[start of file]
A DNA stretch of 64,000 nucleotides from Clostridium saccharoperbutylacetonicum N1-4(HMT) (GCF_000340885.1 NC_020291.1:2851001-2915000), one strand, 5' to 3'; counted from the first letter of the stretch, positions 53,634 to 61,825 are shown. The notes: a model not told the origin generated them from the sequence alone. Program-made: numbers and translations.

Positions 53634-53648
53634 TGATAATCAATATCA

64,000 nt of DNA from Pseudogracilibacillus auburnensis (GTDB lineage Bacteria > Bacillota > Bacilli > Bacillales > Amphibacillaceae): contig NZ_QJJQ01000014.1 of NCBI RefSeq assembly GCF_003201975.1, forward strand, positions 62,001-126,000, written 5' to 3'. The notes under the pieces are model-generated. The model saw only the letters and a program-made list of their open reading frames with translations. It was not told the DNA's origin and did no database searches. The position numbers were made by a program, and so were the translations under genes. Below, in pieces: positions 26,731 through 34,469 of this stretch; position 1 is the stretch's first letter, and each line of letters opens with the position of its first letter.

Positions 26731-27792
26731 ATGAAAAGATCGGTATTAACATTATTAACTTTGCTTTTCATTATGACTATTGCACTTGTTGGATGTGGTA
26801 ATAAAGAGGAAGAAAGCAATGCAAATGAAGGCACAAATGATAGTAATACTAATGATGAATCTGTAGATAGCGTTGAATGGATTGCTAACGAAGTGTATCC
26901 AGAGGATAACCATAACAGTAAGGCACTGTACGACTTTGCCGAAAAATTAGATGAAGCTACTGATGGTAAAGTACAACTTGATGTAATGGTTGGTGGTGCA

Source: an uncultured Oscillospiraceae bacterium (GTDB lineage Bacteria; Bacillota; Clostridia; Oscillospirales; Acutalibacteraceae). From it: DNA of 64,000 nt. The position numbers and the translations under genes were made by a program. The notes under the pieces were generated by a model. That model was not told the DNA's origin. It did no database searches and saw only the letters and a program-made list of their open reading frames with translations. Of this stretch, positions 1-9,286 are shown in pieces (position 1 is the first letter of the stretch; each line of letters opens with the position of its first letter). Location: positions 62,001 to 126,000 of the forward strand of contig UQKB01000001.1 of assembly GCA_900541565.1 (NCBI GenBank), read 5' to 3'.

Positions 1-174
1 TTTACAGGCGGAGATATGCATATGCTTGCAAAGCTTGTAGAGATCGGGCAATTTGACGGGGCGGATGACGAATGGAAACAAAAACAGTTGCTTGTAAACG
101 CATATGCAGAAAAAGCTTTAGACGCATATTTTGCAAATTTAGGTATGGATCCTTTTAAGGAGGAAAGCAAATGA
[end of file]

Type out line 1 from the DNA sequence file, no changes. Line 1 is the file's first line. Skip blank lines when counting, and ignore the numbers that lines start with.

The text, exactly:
A DNA stretch of 64,000 nucleotides from Clostridium saccharoperbutylacetonicum N1-4(HMT) (GCF_000340885.1 NC_020291.1:2851001-2915000), one strand, 5' to 3'; counted from the first letter of the stretch, positions 53,634 to 61,825 are shown. The notes: a model not told the origin generated them from the sequence alone. Program-made: numbers and translations.